Horrifying Conditions in Oregon's Foster Care System

In an ongoing scandal, Oregon's Department of Human Services has been the subject of a series of damning reports, public controversy, and several lawsuits over children in the foster care system being found in horrifying conditions. The problems have led to some firings, but pending litigation and continued reports that DHS has failed to adequately address the problems are threatening to blow the lid off an already volatile situation.

The problems in Oregon's foster care system span years, but systemic problems only first started catching widespread public attention after a federal report, released in March 2016, showed that "Oregon's child welfare system is failing across the board when it comes to keeping thousands of children in state care safe and healthy."

According to OregonLive,

The state has also struggled to keep children who've been abused from enduring new harm, either in state custody or after they leave it. Parents aren't able to see their children as often as they should.

And obtaining mental health treatment has been a challenge, with foster families unwilling to sign up and private agencies finding it difficult to hire qualified staff. Available foster homes have fallen from 4,229 in 2013 to 3,847 in 2015.

The findings ... show Oregon's system losing ground after passing three of 14 areas in a similar review in 2008.

This is only the tip of the iceberg. Many foster care providers were well known to state officials for providing inadequate nutrition, exposing foster kids to abuse and general neglect - and were still allowed to operate for many years without consequences.

Much of the problem appears to stem from a lack of timely investigations into allegations of abuse or neglect. A 140-page federal report shows that barely over half of all abuse and neglect allegation investigations are completed in a timely manner, and that both 24-hour investigations and 5-day investigations got worse from 2014 to 2015. Reports requiring investigations within 24 hours received a timely review in just 62.6% of cases in 2015 -- down from 63.7% in 2014; and reports requiring investigations within 5 days received a timely review in just 15.5% of cases, down from 16.2% in 2014.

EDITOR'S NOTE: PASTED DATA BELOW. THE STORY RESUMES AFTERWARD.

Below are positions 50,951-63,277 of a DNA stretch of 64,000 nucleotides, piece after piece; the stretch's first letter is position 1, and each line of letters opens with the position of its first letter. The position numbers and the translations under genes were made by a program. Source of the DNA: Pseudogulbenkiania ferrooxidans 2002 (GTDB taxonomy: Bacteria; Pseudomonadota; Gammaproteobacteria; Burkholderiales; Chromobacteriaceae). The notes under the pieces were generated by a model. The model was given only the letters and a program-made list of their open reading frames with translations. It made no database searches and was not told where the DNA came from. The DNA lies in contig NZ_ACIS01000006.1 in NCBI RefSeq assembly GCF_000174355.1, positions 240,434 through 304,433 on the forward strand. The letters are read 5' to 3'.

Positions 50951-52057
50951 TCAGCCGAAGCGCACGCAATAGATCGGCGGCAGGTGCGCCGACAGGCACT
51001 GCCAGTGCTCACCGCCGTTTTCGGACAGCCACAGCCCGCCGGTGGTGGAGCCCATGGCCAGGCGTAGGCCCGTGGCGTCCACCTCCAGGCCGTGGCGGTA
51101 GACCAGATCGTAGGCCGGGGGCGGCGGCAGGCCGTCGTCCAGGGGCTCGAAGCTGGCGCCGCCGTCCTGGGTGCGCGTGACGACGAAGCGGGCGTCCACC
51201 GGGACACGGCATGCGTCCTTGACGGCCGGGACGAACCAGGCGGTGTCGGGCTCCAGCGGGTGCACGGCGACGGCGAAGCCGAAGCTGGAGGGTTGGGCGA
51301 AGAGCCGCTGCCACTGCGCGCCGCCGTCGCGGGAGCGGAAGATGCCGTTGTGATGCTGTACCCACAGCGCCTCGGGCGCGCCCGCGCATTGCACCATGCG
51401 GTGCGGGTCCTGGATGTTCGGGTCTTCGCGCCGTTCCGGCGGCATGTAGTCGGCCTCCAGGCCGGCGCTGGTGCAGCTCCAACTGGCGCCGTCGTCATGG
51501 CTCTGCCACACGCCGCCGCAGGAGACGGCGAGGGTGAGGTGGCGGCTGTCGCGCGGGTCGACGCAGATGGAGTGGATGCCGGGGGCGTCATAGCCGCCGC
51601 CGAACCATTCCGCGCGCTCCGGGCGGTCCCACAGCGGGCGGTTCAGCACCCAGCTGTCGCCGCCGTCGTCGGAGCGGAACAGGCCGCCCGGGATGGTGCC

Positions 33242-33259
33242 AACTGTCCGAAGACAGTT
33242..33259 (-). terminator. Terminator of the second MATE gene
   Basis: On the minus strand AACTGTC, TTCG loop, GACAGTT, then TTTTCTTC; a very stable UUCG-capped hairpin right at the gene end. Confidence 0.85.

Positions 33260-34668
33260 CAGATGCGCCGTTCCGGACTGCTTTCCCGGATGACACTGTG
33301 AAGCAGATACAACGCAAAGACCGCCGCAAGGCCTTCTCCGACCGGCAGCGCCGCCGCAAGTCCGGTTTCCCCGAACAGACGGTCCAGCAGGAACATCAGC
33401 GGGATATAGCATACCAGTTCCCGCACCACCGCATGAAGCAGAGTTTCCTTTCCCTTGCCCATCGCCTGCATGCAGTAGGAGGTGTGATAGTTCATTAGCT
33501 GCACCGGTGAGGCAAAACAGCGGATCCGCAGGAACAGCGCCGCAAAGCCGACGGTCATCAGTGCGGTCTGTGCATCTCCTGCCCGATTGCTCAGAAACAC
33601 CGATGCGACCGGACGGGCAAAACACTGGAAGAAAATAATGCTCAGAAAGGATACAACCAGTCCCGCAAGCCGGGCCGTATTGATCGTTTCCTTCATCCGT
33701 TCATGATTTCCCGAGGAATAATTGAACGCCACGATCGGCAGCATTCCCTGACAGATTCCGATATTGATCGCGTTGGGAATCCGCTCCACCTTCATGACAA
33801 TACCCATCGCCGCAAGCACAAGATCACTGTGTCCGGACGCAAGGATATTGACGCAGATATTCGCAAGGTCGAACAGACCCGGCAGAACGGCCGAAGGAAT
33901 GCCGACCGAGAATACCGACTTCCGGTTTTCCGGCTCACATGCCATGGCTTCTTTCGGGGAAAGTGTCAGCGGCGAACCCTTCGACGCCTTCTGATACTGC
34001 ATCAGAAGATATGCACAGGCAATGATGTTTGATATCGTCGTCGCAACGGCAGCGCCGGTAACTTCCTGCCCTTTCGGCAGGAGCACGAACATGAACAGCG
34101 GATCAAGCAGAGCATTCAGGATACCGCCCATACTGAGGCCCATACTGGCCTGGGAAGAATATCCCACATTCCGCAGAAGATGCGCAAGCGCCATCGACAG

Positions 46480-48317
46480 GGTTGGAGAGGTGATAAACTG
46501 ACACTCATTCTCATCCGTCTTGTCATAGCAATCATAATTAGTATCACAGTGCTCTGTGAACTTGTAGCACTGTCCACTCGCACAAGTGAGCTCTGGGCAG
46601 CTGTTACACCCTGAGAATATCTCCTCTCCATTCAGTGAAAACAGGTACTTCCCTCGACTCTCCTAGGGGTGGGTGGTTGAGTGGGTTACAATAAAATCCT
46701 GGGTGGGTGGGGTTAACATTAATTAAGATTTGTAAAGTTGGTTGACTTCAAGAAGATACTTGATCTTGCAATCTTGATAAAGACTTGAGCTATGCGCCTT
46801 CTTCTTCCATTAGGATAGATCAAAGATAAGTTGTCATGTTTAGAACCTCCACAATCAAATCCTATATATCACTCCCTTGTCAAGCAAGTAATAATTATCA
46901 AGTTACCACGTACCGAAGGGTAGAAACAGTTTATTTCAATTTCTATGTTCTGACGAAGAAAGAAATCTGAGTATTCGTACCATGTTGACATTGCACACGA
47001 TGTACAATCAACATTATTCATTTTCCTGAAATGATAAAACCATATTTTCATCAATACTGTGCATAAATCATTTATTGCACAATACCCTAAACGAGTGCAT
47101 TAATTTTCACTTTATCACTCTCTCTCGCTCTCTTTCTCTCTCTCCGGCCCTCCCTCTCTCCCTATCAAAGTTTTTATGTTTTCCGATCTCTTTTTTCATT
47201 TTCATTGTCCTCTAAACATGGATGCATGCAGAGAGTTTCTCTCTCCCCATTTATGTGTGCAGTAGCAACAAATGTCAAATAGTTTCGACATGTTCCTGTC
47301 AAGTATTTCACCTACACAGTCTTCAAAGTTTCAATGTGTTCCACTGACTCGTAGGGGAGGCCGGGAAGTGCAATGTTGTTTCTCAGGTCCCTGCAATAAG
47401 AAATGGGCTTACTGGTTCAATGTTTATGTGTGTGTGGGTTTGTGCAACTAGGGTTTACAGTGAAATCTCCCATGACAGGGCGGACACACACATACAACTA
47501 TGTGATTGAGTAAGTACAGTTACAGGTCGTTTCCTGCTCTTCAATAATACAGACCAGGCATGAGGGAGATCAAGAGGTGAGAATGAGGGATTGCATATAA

On top of that, Oregon greatly exceeds the federal foster care standard for recurring maltreatment while in the system:

Oregon does not meet the national standard of 8.5%. This standard measures of all children who were victims of a substantiated or indicated maltreatment report during a 12-month period, what percent were victims of another substantiated or indicated maltreatment report within 12 months.

The report states that in 2014, 95% of children were not subject to recurrence of abuse by foster care providers, but that in 2015, that number plummeted to 78%.

The culture of neglect and abuse has become rampant. Earlier this year, a lawsuit was filed against the state by conservators for two children who were found in horrifying conditions in foster care. The lawsuit seeks $60 million in damages, saying, "money is needed to help compensate the children for suffering and abuse and to pay for extensive medical, emotional and cognitive needs that resulted from chronic starvation during critical years of development."

The details of the neglect, broken down in the lawsuit, are heart-rending:

The caseworkers did not act to move them from the home or get them help, even when they had face-to-face contact with the emaciated sister and brother, the suit said. A caseworker saw the children less than a month before doctors at Randall Children's Hospital determined they were suffering from chronic starvation, but the caseworker did nothing.